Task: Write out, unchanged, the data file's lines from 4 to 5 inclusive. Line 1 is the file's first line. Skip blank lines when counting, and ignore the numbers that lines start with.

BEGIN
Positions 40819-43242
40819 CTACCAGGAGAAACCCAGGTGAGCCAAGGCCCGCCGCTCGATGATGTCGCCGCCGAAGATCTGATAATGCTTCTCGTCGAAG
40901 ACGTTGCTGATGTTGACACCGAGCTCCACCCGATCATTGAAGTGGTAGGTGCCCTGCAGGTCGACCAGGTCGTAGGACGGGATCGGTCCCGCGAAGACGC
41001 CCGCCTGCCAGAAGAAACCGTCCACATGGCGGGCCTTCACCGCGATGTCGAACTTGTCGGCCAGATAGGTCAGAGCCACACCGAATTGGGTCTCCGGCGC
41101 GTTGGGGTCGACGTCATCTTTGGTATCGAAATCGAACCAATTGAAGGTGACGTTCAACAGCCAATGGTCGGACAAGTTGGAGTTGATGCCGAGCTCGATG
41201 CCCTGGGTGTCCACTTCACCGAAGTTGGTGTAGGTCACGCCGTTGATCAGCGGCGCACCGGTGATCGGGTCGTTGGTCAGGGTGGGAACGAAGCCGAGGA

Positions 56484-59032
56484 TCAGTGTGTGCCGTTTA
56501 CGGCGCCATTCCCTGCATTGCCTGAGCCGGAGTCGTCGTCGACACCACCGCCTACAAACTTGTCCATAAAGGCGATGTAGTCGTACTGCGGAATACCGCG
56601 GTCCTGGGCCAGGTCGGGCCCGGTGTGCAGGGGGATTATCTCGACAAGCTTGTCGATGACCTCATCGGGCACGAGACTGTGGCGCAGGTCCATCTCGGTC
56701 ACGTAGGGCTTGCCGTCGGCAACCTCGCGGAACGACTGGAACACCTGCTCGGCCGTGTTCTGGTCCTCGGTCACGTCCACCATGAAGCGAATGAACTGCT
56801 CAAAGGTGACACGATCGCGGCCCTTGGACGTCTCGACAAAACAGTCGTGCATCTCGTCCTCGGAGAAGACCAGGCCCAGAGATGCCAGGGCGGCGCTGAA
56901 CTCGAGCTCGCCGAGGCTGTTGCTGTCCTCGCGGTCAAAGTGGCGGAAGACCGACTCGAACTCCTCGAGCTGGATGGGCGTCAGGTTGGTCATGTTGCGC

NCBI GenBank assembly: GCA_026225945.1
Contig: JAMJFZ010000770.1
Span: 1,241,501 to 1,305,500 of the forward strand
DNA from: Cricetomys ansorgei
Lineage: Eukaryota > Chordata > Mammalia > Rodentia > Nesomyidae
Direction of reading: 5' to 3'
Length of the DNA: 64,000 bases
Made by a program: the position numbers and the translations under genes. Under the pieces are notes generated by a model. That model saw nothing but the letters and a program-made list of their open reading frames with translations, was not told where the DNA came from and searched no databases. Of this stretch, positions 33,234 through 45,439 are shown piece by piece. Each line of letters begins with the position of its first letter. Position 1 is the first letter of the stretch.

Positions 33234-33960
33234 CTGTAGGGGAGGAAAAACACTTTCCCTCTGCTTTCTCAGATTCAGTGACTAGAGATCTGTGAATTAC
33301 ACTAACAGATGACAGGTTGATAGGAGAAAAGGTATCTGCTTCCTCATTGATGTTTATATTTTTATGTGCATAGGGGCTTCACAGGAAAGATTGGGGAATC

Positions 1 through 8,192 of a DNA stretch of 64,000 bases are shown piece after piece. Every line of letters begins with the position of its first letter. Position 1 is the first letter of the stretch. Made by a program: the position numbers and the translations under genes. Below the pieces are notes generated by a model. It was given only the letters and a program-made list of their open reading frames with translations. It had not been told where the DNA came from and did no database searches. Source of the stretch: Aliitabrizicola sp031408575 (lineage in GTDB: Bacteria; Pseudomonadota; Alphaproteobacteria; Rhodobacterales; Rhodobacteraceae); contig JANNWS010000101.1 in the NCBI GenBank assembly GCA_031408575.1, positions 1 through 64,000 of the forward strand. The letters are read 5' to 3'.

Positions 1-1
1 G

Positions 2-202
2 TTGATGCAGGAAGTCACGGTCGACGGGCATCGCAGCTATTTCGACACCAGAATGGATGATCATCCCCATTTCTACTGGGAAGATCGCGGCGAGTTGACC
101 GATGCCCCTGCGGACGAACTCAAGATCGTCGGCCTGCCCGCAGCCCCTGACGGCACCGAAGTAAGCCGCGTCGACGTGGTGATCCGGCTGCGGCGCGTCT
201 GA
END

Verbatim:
41001 CCGCCTGCCAGAAGAAACCGTCCACATGGCGGGCCTTCACCGCGATGTCGAACTTGTCGGCCAGATAGGTCAGAGCCACACCGAATTGGGTCTCCGGCGC
41101 GTTGGGGTCGACGTCATCTTTGGTATCGAAATCGAACCAATTGAAGGTGACGTTCAACAGCCAATGGTCGGACAAGTTGGAGTTGATGCCGAGCTCGATG